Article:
In this conclusion to The Taker trilogy, Lanore must sort out her feelings for Jonathan, Luke, and Adair once and for all, even if it means going to Adair, her mortal enemy, and asking for his help.
Katsu’s finale to the unique The Taker trilogy is, quite simply, stunning. Katsu manages to tie up loose ends while delivering a scintillating story that surprises at every turn.
It’s difficult to review sequels, especially in a series such as a trilogy, when each books builds on the previous installment. It’s hard to not feel like you’re saying the same thing over and over again, merely repeating yourself because you don’t have much new to say. That’s not the case with Alma Katsu’s The Taker trilogy though. What’s so unexpected about these is how completely different they are from one another. Yes, they tell a connected story, and of course you should read them in order, but these are very different books. The Taker is a gothic novel, a historical fantasy/mystery with incredibly thick atmosphere. Its sequel, The Reckoning, is a redemption story, a novel about coming to terms with your past. And finally, The Descent? It’s a love story, plain and simple. It’s so refreshing to experience these books because they are so different, yet so connected.
The supernatural is everpresent in The Descent, as it was in previous books, but it’s very subtle. This isn’t a novel that has vampires or zombies popping up out of the woodwork for a cheap thrill. Katsu put a lot of thought into how to effectively employ this element in her novels, and it shows. The nuance in these books is incredible. Indeed, Katsu explores more of the darker side of the supernatural in this third book. While fantastical and creative, it’s also utterly believable. It’s so interesting to see where she takes it, especially in relation to the characters; it feels so right, which considering the surprising revelations, is absolutely a testament to Katsu’s skill.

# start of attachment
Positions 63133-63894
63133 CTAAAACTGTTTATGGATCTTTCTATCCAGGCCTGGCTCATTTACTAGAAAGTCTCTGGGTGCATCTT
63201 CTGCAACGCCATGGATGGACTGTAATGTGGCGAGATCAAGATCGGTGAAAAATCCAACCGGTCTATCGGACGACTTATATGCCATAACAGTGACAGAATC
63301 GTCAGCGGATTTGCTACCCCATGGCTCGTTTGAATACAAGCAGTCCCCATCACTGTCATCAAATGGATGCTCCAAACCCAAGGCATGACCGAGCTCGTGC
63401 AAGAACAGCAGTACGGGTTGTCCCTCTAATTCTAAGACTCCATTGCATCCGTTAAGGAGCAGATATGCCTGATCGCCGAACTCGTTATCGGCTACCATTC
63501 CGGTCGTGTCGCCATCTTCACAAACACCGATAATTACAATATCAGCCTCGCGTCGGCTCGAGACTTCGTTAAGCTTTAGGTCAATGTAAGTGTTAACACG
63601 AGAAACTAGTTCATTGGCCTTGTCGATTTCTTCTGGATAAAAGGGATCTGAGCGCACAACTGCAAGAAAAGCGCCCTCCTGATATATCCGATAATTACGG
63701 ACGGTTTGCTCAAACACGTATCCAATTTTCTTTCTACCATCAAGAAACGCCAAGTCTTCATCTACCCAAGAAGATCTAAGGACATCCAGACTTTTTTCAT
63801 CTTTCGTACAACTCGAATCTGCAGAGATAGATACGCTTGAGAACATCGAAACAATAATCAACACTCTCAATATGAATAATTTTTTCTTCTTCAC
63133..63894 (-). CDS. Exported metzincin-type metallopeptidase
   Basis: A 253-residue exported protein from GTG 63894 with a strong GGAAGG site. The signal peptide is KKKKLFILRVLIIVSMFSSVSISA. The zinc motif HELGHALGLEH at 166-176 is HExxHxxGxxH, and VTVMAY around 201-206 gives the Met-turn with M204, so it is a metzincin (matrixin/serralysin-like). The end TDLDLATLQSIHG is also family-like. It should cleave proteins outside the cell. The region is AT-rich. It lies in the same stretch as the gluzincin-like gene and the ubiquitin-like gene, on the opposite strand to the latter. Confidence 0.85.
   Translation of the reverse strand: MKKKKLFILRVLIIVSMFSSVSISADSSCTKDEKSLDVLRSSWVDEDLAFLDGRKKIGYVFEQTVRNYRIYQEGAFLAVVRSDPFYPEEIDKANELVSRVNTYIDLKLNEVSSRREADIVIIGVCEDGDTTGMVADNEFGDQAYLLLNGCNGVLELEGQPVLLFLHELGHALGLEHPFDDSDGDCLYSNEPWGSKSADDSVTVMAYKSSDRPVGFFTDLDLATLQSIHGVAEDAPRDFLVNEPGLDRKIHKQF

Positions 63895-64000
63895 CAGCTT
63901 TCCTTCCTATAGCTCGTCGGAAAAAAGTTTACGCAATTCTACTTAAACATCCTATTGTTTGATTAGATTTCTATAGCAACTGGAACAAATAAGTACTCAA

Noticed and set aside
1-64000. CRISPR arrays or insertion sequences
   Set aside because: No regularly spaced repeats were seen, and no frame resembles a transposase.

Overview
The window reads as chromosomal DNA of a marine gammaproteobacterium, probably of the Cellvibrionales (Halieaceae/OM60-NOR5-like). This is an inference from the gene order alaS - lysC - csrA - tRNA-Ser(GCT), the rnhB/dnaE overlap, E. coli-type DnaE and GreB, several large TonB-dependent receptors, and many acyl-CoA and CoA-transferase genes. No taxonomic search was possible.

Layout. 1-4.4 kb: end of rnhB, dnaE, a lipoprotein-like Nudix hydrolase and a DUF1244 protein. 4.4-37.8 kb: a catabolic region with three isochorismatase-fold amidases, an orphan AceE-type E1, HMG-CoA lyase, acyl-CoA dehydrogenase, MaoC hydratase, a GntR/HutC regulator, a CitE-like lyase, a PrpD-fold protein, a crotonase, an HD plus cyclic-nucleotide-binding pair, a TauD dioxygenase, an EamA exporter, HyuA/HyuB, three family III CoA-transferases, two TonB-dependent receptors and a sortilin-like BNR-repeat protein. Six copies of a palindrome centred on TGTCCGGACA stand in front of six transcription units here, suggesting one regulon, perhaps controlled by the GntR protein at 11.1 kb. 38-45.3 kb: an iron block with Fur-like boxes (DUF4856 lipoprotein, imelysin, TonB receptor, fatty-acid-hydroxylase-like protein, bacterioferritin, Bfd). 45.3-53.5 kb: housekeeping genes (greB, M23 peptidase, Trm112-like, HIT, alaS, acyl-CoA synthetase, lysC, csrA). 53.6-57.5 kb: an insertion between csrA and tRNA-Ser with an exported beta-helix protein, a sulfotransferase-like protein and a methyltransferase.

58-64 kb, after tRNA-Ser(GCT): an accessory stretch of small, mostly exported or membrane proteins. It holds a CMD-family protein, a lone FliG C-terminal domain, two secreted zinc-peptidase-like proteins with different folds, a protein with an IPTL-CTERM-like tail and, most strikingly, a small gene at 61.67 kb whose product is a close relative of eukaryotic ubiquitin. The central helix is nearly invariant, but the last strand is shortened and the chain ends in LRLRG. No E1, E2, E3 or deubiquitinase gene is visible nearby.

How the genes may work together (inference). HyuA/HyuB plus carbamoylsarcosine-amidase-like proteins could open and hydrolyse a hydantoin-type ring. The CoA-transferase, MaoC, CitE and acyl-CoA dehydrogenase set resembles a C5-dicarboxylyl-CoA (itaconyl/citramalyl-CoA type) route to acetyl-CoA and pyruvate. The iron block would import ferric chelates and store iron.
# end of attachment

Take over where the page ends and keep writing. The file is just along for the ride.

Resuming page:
At the center of the entire trilogy, and The Descent is no exception, is the character of Lanore. She’s older, wiser, and sadder in this novel; she doesn’t know what she has left anymore. It’s interesting to see how she tried to start over in The Taker, and where that has gotten her by The Descent (a heartbreaking revelation, to be sure). In the end, Lanny’s future is in her past. It always has been. Jonathan, Adair, and Lanny’s history; these things are central, but the conclusions Lanny comes to aren’t necessarily the ones she’s had previously. This character development is present in all three central characters, and it’s very well done.
I’ve written this review as a spoiler-free effort, in case you haven’t started this trilogy and are interested in doing so. This isn’t a vampire trilogy; it’s something entirely new. It’s smart, sophisticated, and utterly shocking; if you have delicate sensibilities, you may prefer not to pick up these books. But if you’re an adventurous reader and enjoy beautiful writing and characters you can’t even imagine, Katsu’s trilogy is an absolute must read.
Other books by Alma Katsu: